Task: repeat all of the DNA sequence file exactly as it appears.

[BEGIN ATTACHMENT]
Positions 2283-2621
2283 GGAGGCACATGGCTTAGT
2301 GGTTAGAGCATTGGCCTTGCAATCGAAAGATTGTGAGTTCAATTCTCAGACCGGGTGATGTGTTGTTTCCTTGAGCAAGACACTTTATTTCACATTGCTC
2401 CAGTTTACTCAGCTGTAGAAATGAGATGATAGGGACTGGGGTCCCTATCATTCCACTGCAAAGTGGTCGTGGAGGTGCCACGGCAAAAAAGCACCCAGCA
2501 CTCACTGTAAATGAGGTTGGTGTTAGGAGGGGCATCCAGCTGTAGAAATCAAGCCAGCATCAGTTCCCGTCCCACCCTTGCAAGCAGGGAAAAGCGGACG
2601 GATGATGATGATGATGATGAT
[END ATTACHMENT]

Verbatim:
Positions 2283-2621
2283 GGAGGCACATGGCTTAGT
2301 GGTTAGAGCATTGGCCTTGCAATCGAAAGATTGTGAGTTCAATTCTCAGACCGGGTGATGTGTTGTTTCCTTGAGCAAGACACTTTATTTCACATTGCTC
2401 CAGTTTACTCAGCTGTAGAAATGAGATGATAGGGACTGGGGTCCCTATCATTCCACTGCAAAGTGGTCGTGGAGGTGCCACGGCAAAAAAGCACCCAGCA
2501 CTCACTGTAAATGAGGTTGGTGTTAGGAGGGGCATCCAGCTGTAGAAATCAAGCCAGCATCAGTTCCCGTCCCACCCTTGCAAGCAGGGAAAAGCGGACG
2601 GATGATGATGATGATGATGAT